When visual artist and graphic designer, TTK first heard N.O.R.E.’s ‘I Love My Life’ in the summer of 1998, he couldn’t have imagined that the song would be the inspiration for his current book, See What I’m Sayin’ Vol 1. The book is colorful collection of cleverly illustrated drawings inspired by hip-hop lyrics, mainly from the 90’s. The book showcases TTK’s design skills, his love for of Hip-Hop, as well as the lighter side of his views on social issues.
TTK’s artwork has reached thousands of fans on social media outlets such as Instagram, Twitter, and Facebook. His weekly column with Frank151, has connected with over 20,000 readers. TTK has also collaborated with UpNorthTrips.com in Feb 2015, for their Instagram artist takeover series. The book/T-shirt release of See What I’m Sayin’ Vol 1, will take place Sept 19th from 2-6pm at Fresthetic, in Williamsburg, Brooklyn. This will be a limited release.
TTK is a Brooklyn based artist with an international audience from California to South Korea. He is known to infuse social concerns, his favorite pop icons, fashion, sports and music into his work. Independently, TTK has worked with Frank151, Ricky Powell, Just Blaze, Bobbito Garcia, Rocawear, The History Channel, and Dime Magazine. Click the red image below to stream the Yo Gotti episode of The Combat Jack show featuring TTK.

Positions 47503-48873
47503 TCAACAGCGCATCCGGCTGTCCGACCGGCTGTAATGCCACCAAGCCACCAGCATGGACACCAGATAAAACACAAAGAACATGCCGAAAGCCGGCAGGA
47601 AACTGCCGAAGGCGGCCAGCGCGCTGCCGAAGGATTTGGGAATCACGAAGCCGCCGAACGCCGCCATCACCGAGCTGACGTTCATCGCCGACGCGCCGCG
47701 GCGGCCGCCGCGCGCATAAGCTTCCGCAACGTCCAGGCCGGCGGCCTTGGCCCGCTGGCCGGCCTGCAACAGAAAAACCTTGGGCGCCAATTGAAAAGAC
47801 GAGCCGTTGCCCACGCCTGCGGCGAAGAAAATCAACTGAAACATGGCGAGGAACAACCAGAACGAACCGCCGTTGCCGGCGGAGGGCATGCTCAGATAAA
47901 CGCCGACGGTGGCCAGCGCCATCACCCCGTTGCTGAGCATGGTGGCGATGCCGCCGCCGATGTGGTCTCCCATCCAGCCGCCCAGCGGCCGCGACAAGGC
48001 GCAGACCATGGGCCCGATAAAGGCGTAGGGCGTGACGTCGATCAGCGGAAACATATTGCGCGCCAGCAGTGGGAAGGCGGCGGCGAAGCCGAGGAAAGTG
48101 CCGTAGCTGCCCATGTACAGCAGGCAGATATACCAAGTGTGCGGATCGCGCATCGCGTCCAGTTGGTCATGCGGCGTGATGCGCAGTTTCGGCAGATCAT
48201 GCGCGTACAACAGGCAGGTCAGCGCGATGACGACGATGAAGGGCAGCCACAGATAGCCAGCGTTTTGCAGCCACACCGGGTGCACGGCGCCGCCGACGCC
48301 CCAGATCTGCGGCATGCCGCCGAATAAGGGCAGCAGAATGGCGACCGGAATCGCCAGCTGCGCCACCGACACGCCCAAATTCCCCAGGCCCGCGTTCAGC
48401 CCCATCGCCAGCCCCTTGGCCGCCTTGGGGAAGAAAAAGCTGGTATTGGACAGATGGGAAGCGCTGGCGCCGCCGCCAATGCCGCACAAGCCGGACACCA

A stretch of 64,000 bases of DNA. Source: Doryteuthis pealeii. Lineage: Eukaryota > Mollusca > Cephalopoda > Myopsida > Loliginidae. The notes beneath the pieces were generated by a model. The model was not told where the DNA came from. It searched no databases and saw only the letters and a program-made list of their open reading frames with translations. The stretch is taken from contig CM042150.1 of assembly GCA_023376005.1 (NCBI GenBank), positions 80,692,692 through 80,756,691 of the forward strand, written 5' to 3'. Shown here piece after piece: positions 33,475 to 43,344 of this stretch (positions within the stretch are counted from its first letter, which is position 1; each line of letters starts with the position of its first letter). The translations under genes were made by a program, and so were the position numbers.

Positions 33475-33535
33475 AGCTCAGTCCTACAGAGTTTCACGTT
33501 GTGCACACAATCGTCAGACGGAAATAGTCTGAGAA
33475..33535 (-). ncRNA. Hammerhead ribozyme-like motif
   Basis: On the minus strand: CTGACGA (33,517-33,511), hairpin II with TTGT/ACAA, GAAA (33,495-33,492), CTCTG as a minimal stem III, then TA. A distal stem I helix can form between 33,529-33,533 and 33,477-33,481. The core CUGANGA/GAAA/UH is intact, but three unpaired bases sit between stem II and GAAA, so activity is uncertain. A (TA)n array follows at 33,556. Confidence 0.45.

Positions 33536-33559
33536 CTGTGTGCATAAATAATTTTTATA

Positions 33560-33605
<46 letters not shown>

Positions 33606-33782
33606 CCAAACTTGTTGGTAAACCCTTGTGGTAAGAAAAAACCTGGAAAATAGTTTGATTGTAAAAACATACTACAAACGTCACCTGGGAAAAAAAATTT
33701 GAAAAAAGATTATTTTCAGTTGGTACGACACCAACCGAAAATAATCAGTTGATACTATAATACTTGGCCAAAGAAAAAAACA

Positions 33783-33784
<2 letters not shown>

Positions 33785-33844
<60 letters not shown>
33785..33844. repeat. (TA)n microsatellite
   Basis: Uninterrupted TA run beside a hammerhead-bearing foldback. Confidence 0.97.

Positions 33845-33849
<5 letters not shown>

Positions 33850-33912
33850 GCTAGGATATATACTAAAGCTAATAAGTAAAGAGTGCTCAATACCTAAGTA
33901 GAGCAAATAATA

The 6th annual WAM!NYC Women in Media Conference took place on June 20th at Barnard College. Following last year’s incredible Janet Mock keynote, the 2015 conference featured three powerhouse keynote speakers: Alicia Garza, co-founder of #BlackLivesMatter; Lizz Winstead, co-creator of The Daily Show; and Sarah Maslin Nir, New York Times reporter and author of the viral investigative series “Unvarnished,” which exposed the working conditions of nail salon employees.
More than 90 percent of Oscar-Winning films are led by male directors. Although minorities comprise roughly 37 percent of the U.S. population—they comprise a tiny 12 percent of American newsrooms and are outnumbered 7 to 1 among lead roles in Broadcast Television. In the news cycle, white men continue to dominate the ranks of Sunday morning talk show guests. How can we organize for more balanced, diverse and just representations of women in media? That’s the question we set out to tackle at our 2015 WAM!NYC conference in New York City.